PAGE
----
As most personal superannuation contributions do not qualify for a deduction, the Bill proposes that personal superannuation contributions will not be treated as taxable contributions by a superannuation fund unless the fund has received a notice from the member stating that they are intending to claim a deduction for their contributions.
Consequently, taxpayers will be eligible for a deduction for personal superannuation contributions to a complying superannuation fund only if they give a notice to the fund advising the fund that they are intending to claim a tax deduction for their contributions and receive an acknowledgment of the notice from the fund.
These new arrangements have been actively sought by the superannuation industry because they substantially reduce the administrative burden on superannuation funds.
These amendments will apply to contributions made to a fund on or after 1 July 1992, other than contributions made by a person who has ceased to be a member of the fund before the date of Royal Assent.
These measures are not expected to have any revenue implications.
The Bill will make a technical amendment in relation to continuously complying fixed interest ADFs.
Continuously complying fixed interest ADFs are exempt from tax on income that is referable to certain deposits held in ADFs as at 25 May 1988 when the tax arrangements applying to superannuation funds and ADFs were announced. The exemption applies only if an ADF receives at least 90% of its investment income as interest or from amounts received in respect of the disposal of long term securities.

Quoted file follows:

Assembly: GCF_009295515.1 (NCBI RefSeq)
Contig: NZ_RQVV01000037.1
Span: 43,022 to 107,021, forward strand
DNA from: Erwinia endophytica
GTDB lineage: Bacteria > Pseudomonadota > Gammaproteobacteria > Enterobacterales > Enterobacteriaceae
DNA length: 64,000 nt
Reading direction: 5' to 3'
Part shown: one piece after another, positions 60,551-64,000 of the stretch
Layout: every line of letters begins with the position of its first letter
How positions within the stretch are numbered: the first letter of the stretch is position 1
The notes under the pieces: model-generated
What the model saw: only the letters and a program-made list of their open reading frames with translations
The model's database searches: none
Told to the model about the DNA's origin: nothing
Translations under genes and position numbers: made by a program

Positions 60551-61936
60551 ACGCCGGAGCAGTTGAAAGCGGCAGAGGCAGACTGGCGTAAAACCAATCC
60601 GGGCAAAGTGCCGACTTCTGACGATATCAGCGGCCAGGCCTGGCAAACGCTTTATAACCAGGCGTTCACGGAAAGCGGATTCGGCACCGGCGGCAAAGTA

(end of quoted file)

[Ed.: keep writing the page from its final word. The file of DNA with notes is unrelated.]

Given that the disposal of securities is a normal activity of these investment bodies, the Bill will allow ADFs to take into account profits on the disposal of securities to determine whether they qualify as continuously complying fixed interest ADFs.
This measure will apply from 1 July 1988 as it is broadly consistent with the original policy intention of exempting continuously complying fixed interest ADFs. The measure is not expected to have any revenue implications.
The Bill will make some technical amendments to ensure that the income derived by an annuity provider in respect of an allocated annuity is exempt from tax and that allocated annuities are not qualifying securities for taxation purposes.
The amendments will apply from 22 December 1992, when allocated annuities became acceptable products for ETP purposes, and are not expected to have any revenue implications.
The Bill makes some changes to the OSS Act which are consistent with current policy. Very briefly, the changes to the OSS Act are to put appropriate rules on the number of employer sponsors that have to be notified for superannuation guarantee purposes if there is a breach of the OSS Act, formalise the arrangements under which the ISC can release information to the public, make some minor changes to the information that the ISC can release about superannuation funds used for superannuation guarantee purposes, provide the Insurance and Superannuation Commissioner with discretionary powers to deal with prospectus requirements for superannuation funds, make it easier for retired persons to select the pension provider of their choice, and extend the exemption from reporting ETPs of small value for reasonable benefit limit purposes to all payers of ETPs other than ADFs and deferred annuity funds.
Finally, the Bill will amend the Superannuation Guarantee (Administration) Act to allow the trustee of a superannuation scheme which is not a defined benefit superannuation scheme to elect that the scheme be treated as a defined benefit superannuation scheme for the purposes of the Act. This will enable employers, when measuring the level of employer support in such a scheme, to take account of reserves or surpluses which are used to provide benefits to members. The amendments will not have any revenue effect.
Full details of the amendments are contained in the Explanatory Memorandum being circulated to Honourable members.
Mr Speaker, I commend the Bill to the House.